The Best Part of Living in Each Theme House

Michael Rosenbaum, Editor In Chief

Union’s yearly Theme House festival was held in the Nott Memorial. Each of Union’s 13 Theme Houses tabled during the event, seeking to draw the interest of potential new members before housing applications being later in the term.  Concordiensis asked each Theme House what made them the best for prospective students. House representatives were free to answer in any way they chose, and the responses vary from statements on the environment of the house, to events, to mission statements. All members of the Theme Houses rather than just the house coordinators (their equivalence to RAs, elected from within the Houses) were invited to table; those that Concordiensis spoke to were just as often house members, often in groups. Quotes were taken from the representatives and edited for clarity. 

ARTS House (201 Seward Pl.): 

We are all artists in different forms. Musicians, poets, painters, sculptors etc. It’s great to spend time in a community with other artists. We were jamming in preparation for our open mic night. The floors will cook dinners for each other and meetings will go off topic. We have really good relations with the other theme houses, especially Dance House. Other events include paint and sip, dance and paint (with Dance House) sometimes people will come and paint on the wall. Outside of events, people will just get together. People will embroider while we watch something ang hang out.

Bronner House (John Smith House, by Grant Center): 

We’re the multicultural house. We’re an on campus house, so it is very convenient. We’re a very open house. We accept everybody. We host events with BSU and LASO. We host group study sessions. Everyone keeps their doors open. It feels very welcoming.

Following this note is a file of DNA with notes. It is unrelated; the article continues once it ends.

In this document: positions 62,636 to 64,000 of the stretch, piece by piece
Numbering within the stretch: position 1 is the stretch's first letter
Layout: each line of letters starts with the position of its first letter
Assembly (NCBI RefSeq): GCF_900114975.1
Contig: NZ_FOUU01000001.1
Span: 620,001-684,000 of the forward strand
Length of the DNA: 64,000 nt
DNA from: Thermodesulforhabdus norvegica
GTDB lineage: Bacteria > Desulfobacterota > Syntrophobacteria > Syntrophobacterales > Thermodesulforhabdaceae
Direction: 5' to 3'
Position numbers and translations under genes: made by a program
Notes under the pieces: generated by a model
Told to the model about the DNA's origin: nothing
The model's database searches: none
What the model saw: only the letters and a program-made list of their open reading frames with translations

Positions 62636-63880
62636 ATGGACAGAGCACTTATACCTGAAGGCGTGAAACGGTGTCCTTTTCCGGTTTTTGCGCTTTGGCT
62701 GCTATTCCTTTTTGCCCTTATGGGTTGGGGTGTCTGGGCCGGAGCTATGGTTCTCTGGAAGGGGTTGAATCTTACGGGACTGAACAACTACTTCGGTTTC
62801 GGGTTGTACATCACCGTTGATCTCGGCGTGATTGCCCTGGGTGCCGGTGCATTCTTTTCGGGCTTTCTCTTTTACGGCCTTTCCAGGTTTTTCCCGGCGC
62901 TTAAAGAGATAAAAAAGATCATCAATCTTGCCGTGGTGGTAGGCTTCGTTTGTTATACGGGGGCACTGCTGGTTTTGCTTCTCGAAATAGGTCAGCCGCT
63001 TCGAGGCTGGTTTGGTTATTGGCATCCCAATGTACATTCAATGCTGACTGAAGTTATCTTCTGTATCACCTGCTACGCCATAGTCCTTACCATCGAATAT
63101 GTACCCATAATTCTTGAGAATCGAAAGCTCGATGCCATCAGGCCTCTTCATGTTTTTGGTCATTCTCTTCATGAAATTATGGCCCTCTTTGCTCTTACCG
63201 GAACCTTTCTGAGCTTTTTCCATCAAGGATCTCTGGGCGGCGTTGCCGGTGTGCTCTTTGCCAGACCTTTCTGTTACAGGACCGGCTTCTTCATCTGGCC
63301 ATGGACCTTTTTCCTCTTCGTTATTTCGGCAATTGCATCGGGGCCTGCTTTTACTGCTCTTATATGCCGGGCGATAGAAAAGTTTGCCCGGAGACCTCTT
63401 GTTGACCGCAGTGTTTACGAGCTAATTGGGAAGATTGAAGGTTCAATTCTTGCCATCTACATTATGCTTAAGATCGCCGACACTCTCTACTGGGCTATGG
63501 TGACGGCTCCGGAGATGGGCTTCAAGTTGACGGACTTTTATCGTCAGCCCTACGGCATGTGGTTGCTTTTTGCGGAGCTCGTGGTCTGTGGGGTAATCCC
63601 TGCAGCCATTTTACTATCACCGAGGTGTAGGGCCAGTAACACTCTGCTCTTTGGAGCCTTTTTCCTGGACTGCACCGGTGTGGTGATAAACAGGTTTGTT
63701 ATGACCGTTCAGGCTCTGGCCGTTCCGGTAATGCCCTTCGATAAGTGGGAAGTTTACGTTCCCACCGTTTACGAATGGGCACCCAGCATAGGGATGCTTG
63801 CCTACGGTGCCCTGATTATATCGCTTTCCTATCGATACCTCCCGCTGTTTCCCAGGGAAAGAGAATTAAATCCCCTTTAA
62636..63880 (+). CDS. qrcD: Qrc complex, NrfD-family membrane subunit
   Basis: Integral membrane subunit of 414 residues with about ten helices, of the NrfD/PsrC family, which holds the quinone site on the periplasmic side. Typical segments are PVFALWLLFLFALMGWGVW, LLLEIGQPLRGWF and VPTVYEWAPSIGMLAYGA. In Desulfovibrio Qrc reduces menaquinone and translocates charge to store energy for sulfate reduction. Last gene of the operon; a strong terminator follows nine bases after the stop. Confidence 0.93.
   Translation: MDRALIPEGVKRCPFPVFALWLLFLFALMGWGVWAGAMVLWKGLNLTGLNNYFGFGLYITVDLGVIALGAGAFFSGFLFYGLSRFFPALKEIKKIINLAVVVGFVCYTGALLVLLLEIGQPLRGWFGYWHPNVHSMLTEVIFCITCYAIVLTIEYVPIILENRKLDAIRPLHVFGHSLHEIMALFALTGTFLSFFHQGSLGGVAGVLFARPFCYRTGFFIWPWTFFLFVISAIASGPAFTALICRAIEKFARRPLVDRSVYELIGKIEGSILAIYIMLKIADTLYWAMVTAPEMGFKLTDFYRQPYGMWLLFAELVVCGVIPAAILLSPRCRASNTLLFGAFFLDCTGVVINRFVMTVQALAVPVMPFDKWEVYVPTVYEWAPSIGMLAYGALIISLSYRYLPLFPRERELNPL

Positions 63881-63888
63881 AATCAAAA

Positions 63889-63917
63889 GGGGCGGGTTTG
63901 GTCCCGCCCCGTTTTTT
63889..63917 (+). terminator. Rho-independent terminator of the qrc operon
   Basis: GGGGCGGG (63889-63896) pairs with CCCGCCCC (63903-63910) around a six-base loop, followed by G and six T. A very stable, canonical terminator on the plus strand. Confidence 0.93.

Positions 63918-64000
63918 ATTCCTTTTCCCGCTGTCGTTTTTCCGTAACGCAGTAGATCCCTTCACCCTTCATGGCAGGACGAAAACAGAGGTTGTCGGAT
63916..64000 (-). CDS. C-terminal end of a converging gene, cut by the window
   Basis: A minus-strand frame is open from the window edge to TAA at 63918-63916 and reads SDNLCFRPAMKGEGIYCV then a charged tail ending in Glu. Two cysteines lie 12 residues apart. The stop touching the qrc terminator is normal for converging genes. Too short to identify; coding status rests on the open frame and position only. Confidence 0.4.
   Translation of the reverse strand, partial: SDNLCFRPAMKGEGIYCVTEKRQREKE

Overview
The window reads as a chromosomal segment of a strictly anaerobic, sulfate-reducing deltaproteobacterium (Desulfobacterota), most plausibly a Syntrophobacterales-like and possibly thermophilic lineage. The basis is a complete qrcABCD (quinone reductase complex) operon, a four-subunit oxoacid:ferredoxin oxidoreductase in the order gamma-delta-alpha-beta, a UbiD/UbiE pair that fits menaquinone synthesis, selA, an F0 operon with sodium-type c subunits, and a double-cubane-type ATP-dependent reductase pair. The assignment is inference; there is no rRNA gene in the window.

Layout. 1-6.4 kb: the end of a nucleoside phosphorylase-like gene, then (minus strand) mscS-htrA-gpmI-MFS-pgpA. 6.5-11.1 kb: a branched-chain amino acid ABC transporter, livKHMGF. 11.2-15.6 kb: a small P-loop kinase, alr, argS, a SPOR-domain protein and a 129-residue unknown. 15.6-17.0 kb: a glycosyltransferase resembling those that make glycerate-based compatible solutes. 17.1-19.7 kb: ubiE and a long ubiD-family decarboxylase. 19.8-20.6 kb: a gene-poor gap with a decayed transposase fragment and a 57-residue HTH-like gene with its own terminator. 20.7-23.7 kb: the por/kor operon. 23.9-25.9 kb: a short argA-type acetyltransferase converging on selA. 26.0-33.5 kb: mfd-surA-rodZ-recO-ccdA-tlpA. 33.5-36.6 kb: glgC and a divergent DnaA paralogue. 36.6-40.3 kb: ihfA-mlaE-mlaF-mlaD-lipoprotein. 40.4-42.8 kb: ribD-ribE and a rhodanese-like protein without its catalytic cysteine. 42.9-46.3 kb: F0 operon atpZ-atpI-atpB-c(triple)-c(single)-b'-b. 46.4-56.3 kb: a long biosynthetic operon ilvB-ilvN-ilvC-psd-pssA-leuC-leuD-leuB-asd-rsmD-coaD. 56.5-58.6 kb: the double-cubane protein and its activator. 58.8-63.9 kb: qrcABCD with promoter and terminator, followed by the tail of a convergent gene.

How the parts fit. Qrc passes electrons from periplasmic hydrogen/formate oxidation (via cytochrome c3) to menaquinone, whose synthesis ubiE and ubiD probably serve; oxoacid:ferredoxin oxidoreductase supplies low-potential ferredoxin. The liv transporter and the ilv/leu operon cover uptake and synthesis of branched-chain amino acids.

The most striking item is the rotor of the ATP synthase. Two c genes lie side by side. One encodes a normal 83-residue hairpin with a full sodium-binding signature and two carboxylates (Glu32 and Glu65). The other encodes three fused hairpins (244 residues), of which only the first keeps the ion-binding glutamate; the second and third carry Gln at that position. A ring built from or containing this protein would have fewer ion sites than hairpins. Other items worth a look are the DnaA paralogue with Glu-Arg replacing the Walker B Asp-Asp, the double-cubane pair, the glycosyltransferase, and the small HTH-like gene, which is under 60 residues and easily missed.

Cinematic House (32 Union Ave.): 

We’re a low key theme house on Union avenue. We put on movies for the community. We run trivia nights. We run Professor led discussions. Our events are around movies and what’s popular now. We always do dinners together. We invite the community. Its nice to bring in the union community to our movie nights.

Dance House (207 Seward Pl.): 

It allows people to explore new aspects of dance. It’s open to anyone who’s interested in dance. The community is great, it’s a pretty tight community. It doesn’t feel like a dorm, it feels like you’re living in a house with friends.

Dickens House (315 Seward Pl.): 

It’s a really good place if you’re an introvert or too many others because you can have your own room, a solo room, or hang out with people. But you don’t have to do both. Dickens is at a prime location on campus; the other side of Seward is a much longer walk.

Game House (215 Seward Pl.): 

It’s a brand new house. Hosts regular board game events that everyone loves and builds community. We have a kickball event coming up. Everyone played kickball in middle school and high school. So It’s a good place to make new friends

Iris House (301 Seward Pl.):